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MedPAC Debates Controversial Hospital Proposal

By Rebecca Adams, CQ HealthBeat Associate Editor

November 2, 2112 -- The Medicare Payment Advisory Commission on Friday appeared divided over the idea of whether to reduce payments to hospital outpatient departments so that the rates better reflect the fees that independent physicians receive for similar services.

The volume of the concerns that commissioners expressed raised questions about whether the panel would be ready to vote next month on a recommendation for its next report to Congress in March.

Commissioners seemed to have a range of opinions on the issue. A few advocated for a more aggressive move toward equalizing payments between outpatient departments and physicians' offices than what the commission has discussed up to now. Others voiced fears that hospitals would suffer too much financially because of the potential reductions in services to vulnerable populations of patients.

The panel also discussed the controversial issue at last month's meeting. In March, MedPAC recommended that rates for evaluation and management services paid to outpatient departments be lowered so they are equal to payments to doctor's offices. While Congress hasn't yet acted on that idea, it is drawing notice from lawmakers who are actively searching for Medicare savings to pay for a long list of issues this year, including a so-called doc fix that would stave off a nearly 27 percent payment cut for Medicare physicians in January.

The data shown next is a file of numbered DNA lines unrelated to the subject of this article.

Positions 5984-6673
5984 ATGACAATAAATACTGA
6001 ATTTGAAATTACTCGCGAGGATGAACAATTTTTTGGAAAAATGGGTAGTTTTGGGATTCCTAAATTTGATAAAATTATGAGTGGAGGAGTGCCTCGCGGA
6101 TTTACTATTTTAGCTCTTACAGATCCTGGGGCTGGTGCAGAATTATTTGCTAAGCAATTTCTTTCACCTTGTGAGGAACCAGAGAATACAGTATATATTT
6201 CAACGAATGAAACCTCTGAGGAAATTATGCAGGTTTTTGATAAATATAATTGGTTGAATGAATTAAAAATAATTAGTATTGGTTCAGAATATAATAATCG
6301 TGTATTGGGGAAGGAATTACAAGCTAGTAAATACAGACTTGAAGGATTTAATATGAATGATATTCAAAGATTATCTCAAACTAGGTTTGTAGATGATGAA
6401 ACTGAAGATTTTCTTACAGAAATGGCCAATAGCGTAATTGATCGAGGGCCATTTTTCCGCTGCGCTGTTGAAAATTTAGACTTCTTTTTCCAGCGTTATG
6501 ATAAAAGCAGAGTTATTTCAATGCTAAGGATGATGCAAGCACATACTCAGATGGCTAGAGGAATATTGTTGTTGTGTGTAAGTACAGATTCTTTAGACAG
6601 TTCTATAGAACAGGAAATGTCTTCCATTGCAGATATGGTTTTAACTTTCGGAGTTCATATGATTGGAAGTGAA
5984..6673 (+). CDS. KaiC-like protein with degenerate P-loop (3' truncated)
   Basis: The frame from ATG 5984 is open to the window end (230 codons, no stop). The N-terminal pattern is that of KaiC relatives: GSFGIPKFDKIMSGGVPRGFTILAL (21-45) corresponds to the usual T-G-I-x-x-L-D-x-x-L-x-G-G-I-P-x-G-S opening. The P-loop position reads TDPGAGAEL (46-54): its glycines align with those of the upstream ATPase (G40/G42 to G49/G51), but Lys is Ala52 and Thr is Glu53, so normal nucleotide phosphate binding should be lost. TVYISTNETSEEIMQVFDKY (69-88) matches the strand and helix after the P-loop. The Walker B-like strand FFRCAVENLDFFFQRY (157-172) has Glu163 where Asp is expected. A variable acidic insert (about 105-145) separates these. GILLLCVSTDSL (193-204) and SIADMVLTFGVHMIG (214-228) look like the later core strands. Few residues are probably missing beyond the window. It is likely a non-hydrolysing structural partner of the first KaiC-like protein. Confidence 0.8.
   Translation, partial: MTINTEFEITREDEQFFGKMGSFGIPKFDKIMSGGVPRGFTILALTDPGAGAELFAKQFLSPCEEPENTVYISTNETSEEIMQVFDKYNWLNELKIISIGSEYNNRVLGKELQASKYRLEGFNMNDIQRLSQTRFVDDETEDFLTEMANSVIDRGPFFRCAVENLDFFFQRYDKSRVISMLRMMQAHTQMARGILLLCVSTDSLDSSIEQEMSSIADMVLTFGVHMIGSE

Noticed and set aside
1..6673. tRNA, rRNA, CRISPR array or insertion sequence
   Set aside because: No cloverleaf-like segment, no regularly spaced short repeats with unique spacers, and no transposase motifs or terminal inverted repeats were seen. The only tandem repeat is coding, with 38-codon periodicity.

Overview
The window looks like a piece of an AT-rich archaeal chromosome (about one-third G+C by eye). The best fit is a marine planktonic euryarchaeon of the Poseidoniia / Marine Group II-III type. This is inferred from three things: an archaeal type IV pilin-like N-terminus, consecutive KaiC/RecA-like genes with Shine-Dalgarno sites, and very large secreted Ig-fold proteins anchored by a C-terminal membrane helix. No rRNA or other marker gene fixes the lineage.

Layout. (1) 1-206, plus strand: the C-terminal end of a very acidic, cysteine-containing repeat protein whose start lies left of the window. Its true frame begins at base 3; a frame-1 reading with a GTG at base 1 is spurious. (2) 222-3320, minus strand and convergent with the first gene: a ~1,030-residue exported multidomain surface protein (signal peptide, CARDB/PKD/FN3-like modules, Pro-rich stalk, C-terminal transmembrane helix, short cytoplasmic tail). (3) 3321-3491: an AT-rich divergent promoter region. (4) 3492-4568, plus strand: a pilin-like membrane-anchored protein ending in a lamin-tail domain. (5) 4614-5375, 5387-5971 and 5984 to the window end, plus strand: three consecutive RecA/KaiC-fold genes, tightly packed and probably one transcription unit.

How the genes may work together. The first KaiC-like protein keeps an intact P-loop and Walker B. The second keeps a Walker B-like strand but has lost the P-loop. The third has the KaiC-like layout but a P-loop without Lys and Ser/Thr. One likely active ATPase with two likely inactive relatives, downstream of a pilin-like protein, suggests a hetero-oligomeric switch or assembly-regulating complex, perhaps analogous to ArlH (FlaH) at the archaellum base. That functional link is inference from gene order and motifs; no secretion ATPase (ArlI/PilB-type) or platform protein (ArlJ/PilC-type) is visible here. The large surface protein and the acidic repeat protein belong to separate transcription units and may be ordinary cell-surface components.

Now MedPAC is considering whether to add recommendations to set equal or similar payments for more categories of services, beyond just evaluation and management, which refers to a doctor visit where the location of the visit doesn't affect the care.

The issue is cropping up as more hospitals buy up physician practices. When the hospital owns and operates a physician practice, even if it's not physically located in the hospital, the Medicare system allows an extra reimbursement that can boost payments much higher in hospital settings for similar procedures done in a doctor's office. 

One statistic that received a lot of attention was a staff estimate that among the 100 hospitals that would be most affected by policy changes, the average loss would be 7.7 percent of Medicare revenues. Hospital lobbyists in the audience said that would be a major blow to hospitals that are already expecting some reductions called for in the 2010 health care overhaul (PL 111-148, PL 111-152). The average loss to all hospitals was a less dramatic 1.2 percent reduction.

Under this recommendation, major teaching hospitals could be disproportionately affected, according to a staff analysis.

That caused commissioner Alice Coombs of the Milton Hospital and South Shore Hospital in South Weymouth, Mass., to wonder whether some vulnerable patients might lose access to care, particularly at inner city teaching hospitals that provide a safety net for the community. She also said that there may be legitimate safety-related reasons why some patients get treatment in an outpatient hospital setting rather than a clinic.